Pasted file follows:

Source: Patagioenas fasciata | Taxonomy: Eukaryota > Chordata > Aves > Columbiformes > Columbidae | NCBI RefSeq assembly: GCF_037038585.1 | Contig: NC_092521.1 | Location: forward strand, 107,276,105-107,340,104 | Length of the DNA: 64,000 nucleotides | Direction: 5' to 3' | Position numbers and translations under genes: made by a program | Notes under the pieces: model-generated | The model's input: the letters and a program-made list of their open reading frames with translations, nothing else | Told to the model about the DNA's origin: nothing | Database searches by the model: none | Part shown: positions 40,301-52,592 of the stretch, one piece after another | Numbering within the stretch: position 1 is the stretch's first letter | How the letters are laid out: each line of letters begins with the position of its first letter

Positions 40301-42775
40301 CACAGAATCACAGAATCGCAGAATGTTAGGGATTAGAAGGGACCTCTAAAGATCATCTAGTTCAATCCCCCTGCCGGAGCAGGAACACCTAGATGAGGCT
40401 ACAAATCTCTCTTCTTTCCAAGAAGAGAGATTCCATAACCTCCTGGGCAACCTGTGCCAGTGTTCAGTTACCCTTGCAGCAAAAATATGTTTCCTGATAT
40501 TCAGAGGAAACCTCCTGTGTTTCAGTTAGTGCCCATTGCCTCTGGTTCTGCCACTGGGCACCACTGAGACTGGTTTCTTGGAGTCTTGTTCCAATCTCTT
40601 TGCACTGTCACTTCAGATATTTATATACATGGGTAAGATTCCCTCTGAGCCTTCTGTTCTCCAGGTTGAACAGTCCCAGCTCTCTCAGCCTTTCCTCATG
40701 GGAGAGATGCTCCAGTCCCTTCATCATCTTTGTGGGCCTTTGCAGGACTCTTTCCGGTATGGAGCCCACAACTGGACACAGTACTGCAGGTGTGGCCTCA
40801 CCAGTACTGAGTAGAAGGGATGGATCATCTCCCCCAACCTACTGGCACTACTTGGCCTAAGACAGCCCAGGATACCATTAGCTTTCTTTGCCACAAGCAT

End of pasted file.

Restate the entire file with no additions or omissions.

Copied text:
Source: Patagioenas fasciata | Taxonomy: Eukaryota > Chordata > Aves > Columbiformes > Columbidae | NCBI RefSeq assembly: GCF_037038585.1 | Contig: NC_092521.1 | Location: forward strand, 107,276,105-107,340,104 | Length of the DNA: 64,000 nucleotides | Direction: 5' to 3' | Position numbers and translations under genes: made by a program | Notes under the pieces: model-generated | The model's input: the letters and a program-made list of their open reading frames with translations, nothing else | Told to the model about the DNA's origin: nothing | Database searches by the model: none | Part shown: positions 40,301-52,592 of the stretch, one piece after another | Numbering within the stretch: position 1 is the stretch's first letter | How the letters are laid out: each line of letters begins with the position of its first letter

Positions 40301-42775
40301 CACAGAATCACAGAATCGCAGAATGTTAGGGATTAGAAGGGACCTCTAAAGATCATCTAGTTCAATCCCCCTGCCGGAGCAGGAACACCTAGATGAGGCT
40401 ACAAATCTCTCTTCTTTCCAAGAAGAGAGATTCCATAACCTCCTGGGCAACCTGTGCCAGTGTTCAGTTACCCTTGCAGCAAAAATATGTTTCCTGATAT
40501 TCAGAGGAAACCTCCTGTGTTTCAGTTAGTGCCCATTGCCTCTGGTTCTGCCACTGGGCACCACTGAGACTGGTTTCTTGGAGTCTTGTTCCAATCTCTT
40601 TGCACTGTCACTTCAGATATTTATATACATGGGTAAGATTCCCTCTGAGCCTTCTGTTCTCCAGGTTGAACAGTCCCAGCTCTCTCAGCCTTTCCTCATG
40701 GGAGAGATGCTCCAGTCCCTTCATCATCTTTGTGGGCCTTTGCAGGACTCTTTCCGGTATGGAGCCCACAACTGGACACAGTACTGCAGGTGTGGCCTCA
40801 CCAGTACTGAGTAGAAGGGATGGATCATCTCCCCCAACCTACTGGCACTACTTGGCCTAAGACAGCCCAGGATACCATTAGCTTTCTTTGCCACAAGCAT